The Life: The workplace doctor is asked whether letting employees do a Harlem Shake video is a fun idea or just plain daft.
Should I let my staff do a Harlem Shake?
Dear Workplace Doctor, I enjoyed your response last week to that whinger FA; I read it online and now have a question of my own, but from the perspective of a bank manager. I have heard water-cooler buzz that my employees are preparing to do a Harlem Shake video. Should I stop it, allow it or encourage it? I read just the other day that a company in Australia fired a lot of people for doing such a thing. DH, Beirut
Thanks for your contact DH, Let's use some imagination here. Let's pretend the radio is discussing this issue right now. Tune in with me …
Announcer: Good morning Fujairah. Have you heard about the Australian electricians who were fired for performing the Harlem Shake in a mine? Did they get shafted or what? Yowza. Let's go to your calls, listeners. Was this just some good old-fashioned stress release, or sheer stupidity on the miners' part?
[The phone lines light up]
Announcer: OK. Lotta interest in this one. But let's focus it a bit: what if you were the manager in that situation. Or what if you were a boss at, say, a bank and you heard murmurs that your team was ready to break out with a Harlem Shake video in the workplace. What would you do?
Caller 1: If I were the leader, I'd quickly and effectively stop it before it had a chance to happen. It shouldn't happen as it would disrupt the standardised work practices, it would negatively impact the customer experience, it would stop service for a brief time - there's just no room for such frivolous approaches in business; it's irresponsible and unacceptable.
Announcer: I see that's through your eyes. How do you think the team would see your reasons?
Caller 1: Oh, they are always the same. I'm here to look after the customer and not play to their every whim.
Announcer: Now to you, second caller - how would you handle the situation?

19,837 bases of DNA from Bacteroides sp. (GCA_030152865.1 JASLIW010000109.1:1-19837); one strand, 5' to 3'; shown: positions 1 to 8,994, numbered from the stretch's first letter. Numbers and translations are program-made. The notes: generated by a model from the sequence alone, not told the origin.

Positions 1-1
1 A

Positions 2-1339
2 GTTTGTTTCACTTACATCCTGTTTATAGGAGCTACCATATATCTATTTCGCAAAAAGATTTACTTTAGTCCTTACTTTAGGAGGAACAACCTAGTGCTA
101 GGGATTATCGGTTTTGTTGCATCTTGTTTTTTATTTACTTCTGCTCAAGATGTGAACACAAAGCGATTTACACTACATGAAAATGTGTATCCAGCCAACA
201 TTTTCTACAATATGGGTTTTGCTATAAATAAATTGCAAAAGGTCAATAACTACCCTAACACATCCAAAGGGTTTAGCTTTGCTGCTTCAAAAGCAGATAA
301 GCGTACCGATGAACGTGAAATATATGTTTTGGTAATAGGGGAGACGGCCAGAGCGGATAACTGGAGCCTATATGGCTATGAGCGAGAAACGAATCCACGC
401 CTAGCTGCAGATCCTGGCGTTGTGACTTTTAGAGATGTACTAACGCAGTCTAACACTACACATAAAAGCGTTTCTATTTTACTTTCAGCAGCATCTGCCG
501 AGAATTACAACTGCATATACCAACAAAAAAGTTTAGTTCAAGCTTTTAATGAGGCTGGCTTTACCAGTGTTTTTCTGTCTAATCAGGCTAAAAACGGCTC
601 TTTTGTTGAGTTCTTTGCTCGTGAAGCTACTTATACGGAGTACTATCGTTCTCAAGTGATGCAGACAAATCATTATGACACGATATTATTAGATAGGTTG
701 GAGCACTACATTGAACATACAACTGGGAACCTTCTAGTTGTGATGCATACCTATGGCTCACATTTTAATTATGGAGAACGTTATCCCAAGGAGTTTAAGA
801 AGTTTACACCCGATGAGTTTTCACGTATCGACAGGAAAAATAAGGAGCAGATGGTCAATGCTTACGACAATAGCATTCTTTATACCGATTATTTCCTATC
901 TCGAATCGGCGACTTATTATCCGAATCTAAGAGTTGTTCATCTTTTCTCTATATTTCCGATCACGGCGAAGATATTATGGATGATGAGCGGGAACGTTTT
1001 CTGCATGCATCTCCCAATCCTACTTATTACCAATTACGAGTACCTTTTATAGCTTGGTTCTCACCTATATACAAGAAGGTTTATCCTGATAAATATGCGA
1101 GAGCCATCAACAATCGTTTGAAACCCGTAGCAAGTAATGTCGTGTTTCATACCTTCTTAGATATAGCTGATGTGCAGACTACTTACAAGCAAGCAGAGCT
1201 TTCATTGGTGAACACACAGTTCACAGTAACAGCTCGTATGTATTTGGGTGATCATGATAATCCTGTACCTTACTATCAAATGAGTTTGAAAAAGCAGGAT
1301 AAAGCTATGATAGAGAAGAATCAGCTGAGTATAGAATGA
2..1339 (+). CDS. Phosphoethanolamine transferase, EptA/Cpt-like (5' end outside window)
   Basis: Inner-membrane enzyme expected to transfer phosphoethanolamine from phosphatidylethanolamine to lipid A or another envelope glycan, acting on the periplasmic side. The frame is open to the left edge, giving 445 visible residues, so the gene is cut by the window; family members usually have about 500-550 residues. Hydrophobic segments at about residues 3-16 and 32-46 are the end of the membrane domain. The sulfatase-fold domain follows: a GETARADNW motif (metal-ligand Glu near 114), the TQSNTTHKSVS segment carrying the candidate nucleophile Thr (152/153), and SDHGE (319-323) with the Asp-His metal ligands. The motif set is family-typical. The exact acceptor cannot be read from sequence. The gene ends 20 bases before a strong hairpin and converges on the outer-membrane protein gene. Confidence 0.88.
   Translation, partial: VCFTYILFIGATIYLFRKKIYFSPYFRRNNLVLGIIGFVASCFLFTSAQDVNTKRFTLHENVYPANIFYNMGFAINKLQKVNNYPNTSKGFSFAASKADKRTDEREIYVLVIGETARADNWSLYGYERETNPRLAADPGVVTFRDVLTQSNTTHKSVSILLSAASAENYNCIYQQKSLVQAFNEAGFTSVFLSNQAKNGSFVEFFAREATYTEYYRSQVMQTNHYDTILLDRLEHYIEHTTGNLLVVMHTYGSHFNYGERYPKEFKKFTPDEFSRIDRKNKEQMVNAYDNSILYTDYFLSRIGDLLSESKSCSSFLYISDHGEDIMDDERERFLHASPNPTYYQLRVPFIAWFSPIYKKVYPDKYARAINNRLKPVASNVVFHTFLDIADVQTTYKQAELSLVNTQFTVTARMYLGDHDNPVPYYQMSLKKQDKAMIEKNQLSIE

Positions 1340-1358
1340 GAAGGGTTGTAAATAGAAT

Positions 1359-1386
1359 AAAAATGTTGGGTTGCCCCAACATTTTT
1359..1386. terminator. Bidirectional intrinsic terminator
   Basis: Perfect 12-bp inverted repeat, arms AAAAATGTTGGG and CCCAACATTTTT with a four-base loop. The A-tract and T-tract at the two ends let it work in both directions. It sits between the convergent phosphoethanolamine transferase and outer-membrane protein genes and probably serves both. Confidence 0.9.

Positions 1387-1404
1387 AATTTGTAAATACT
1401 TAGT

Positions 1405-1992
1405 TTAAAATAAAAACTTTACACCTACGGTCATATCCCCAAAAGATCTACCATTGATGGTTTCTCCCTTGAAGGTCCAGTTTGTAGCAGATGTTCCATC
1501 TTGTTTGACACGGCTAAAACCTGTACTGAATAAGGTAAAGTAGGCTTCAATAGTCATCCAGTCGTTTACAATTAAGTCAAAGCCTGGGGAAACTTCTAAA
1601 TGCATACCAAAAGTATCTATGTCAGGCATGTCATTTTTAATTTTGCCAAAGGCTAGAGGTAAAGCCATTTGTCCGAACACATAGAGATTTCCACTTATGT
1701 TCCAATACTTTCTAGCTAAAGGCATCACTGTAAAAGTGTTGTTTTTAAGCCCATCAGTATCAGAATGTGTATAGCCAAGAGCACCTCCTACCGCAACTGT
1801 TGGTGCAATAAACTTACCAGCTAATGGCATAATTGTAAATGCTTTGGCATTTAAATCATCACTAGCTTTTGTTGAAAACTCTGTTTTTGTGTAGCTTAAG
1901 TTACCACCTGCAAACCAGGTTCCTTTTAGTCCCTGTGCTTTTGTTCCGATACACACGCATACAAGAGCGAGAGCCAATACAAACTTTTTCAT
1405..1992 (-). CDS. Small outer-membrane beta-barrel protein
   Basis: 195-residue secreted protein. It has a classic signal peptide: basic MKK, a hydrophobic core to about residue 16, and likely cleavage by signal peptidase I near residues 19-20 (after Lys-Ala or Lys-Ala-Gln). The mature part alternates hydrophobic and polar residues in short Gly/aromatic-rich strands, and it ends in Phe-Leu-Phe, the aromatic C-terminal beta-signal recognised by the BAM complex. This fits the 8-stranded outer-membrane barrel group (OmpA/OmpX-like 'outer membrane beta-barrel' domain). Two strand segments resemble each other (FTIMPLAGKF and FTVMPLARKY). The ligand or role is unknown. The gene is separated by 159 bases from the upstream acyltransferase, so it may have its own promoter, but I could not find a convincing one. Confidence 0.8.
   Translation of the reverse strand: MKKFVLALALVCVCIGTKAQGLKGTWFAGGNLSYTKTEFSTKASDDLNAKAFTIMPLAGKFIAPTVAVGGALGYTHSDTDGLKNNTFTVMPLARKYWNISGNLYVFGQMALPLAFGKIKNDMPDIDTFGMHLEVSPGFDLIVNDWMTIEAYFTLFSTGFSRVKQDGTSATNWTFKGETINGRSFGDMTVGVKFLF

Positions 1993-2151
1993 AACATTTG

Caller 2: I'd most certainly allow it. What a great way to add a special touch to a workplace that can be the same, day in day out. In the light of no legal or security issues, it could only bring surprise element to the customers, an empowered feeling to the team and a spark of creativity to a relatively staid work environment.
Announcer: Sounds like you welcome spontaneity, as long as there's a respect for the existing standards.
Caller 2: Yes I do. After all, without the team being happy, my customers won't be.
Announcer: And Caller number 3, how would you have handled this situation?
Caller 3: I'd not only allow it but encourage it. Ownership is a huge part of any job, and for them to make this happen, they'd have to own it. I have yet to see training convert workplace behaviour to true ownership when there's no challenge, fun and effort.
Announcer: Let's go to a break with one final reflection: you are a leader only if other people think you are.
The doctor's prescription
Step one: Connect with your business
Step two: Connect with your people
Step three: Connect with yourself
Deb Nicol, the managing director of Dubai-based Business En Motion, is a consultant on leadership and organisational development, strategic change and corporate culture. Email her at firstname.lastname@example.org for the workplace doctor's advice on your challenges, whether as an employee, a manager or a colleague